New wave of fake job scams sweeping across Switzerland, authorities warn

New wave of fake job scams sweeping across Switzerland, authorities warn

The National Cyber Security Centre (NCSC) has warned of a significant rise in the number of fake ads for jobs in Switzerland and abroad. The scammers use extremely high salaries and the identities of international companies and their workers to lure in victims.

Reports of fake jobs on the rise in Switzerland

In a statement given to 20 Minuten, the NCRC said that it has “received increasing alerts about fake job offers in recent weeks.” The government organisation added that they have had to create a separate category of scam on their database after 100 such cases were reported to them in just a few weeks.

The scam occurs via mobile phone, with scammers using WhatsApp, Telegram or Facebook Messenger to send victims extremely lucrative job offers in an attempt to steal personal or financial information. Scammers typically pose as real employees of major international companies in order to lure people in.

Scammers steal the identity of Swiss recruitment agents

The scammers also use the names of well-known recruitment agents, with Marc Trillou, director of the recruitment platform TieTalent, noting that they received "several dozen reports informing us that people were pretending to be us. Photos of employees were even used to create fake Facebook accounts.” He has since launched a complaint over the identity theft.

Out of curiosity, when Trillou himself was targeted, he played along and was soon offered a job. “I had to boost products online. For one or two hours of work per day, the monthly salary was enormous! Between 6.000 and 9.000 dollars! It was possible to work from anywhere with flexible hours,” he noted. He added that he thought the scammers were using the higher cost of living to tempt people into falling for the scam.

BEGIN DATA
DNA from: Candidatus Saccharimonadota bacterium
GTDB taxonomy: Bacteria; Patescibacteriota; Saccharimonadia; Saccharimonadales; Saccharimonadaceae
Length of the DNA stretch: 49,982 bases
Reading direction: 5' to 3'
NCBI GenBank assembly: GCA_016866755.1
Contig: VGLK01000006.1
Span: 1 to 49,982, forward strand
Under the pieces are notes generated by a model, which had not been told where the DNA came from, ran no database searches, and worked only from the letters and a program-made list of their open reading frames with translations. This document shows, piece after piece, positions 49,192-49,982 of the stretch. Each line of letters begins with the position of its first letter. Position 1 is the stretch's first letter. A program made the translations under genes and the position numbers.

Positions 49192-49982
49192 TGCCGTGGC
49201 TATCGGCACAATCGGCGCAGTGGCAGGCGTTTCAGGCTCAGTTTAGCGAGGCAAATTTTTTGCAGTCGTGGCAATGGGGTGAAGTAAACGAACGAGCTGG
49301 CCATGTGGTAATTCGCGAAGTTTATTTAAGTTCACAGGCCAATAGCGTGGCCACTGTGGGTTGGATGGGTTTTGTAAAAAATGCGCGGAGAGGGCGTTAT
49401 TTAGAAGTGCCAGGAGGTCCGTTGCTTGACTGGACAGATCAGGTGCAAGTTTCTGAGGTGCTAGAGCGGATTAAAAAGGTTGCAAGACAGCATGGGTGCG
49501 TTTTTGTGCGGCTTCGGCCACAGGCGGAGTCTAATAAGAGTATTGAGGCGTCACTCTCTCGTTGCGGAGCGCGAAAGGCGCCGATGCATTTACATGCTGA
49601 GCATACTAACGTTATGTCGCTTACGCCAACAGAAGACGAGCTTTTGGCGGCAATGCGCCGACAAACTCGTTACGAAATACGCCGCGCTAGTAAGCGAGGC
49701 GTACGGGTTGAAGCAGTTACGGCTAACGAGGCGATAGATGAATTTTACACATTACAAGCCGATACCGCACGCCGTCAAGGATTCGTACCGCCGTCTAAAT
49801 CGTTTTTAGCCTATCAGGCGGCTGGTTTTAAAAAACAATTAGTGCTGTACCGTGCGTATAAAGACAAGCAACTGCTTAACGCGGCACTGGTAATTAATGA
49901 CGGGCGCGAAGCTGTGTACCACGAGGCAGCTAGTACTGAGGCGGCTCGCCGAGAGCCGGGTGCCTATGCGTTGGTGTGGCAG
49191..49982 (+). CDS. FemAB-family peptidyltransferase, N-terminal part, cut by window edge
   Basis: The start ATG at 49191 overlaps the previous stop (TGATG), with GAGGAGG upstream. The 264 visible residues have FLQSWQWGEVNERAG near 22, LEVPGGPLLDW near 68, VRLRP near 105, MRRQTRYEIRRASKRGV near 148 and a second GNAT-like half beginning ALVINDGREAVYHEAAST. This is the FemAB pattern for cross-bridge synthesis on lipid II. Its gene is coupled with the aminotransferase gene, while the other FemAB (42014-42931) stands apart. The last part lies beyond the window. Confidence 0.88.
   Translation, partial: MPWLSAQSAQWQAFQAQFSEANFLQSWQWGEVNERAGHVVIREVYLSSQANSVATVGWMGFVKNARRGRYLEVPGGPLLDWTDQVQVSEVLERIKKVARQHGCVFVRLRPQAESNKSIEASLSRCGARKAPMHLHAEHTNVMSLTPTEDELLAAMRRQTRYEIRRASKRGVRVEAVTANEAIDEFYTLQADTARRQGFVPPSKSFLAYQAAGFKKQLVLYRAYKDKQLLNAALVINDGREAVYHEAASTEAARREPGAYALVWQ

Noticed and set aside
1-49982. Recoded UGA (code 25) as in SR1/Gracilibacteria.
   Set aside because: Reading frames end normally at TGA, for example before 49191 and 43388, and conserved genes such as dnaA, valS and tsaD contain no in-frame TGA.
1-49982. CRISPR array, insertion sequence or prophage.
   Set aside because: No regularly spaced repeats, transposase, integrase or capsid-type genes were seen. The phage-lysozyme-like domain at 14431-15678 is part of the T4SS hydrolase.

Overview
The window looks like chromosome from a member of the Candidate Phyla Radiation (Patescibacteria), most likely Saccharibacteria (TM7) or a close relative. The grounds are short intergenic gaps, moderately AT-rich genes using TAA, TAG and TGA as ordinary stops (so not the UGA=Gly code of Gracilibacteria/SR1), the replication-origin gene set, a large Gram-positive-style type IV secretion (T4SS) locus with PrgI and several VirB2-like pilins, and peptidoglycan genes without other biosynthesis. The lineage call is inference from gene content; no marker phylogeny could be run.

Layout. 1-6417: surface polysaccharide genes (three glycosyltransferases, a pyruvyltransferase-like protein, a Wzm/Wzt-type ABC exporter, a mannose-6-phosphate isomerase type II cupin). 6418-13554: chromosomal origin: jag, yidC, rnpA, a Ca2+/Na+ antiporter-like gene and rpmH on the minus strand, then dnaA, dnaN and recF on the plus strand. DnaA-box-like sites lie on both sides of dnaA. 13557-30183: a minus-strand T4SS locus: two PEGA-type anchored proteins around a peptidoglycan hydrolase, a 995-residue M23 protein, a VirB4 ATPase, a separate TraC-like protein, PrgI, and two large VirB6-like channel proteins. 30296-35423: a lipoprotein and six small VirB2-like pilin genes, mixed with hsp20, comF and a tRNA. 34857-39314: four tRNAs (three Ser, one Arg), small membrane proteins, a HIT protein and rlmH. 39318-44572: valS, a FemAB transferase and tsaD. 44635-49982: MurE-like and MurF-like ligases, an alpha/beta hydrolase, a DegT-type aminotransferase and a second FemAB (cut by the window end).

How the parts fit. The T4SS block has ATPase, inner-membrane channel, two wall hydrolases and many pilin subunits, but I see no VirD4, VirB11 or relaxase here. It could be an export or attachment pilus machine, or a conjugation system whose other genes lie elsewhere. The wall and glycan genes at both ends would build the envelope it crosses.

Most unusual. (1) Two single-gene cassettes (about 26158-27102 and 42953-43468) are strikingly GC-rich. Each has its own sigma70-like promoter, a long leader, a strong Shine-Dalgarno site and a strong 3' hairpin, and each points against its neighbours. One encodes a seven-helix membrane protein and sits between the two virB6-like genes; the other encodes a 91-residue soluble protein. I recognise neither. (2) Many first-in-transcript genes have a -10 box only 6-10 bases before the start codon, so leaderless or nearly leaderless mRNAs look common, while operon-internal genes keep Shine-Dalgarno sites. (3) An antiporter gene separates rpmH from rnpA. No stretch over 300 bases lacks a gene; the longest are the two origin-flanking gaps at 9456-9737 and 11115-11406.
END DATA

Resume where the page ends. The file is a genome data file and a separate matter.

Scammers likely exploiting Swiss cost of living

Patrick Ghion, head of cybersecurity at the Swiss police in Canton Geneva, agreed that criminals were indeed using the “emotional side”. “ Easy money, a little under the table, can be attractive given the current context.” 

He added that, unlike scams where the elderly are targeted, fake job ads are likely to impact young people the most. “They grew up with these networks and have been immersed in them forever. For them, it is less shocking to receive such messages on these channels. Since they don’t realise the danger, they may be interested in the opportunity”, he explained.

As with most scams, Ghion said it is best “not to answer and block the number” and if a message reads too good to be true, it probably is. If you would like to report a scam to the police, please visit the official website.

Jan de Boer


Jan de Boer

Jan studied in York and Sheffield in the UK, obtaining a master's in broadcast journalism and a bachelor's in history. He has worked as a radio DJ, TV presenter, and...

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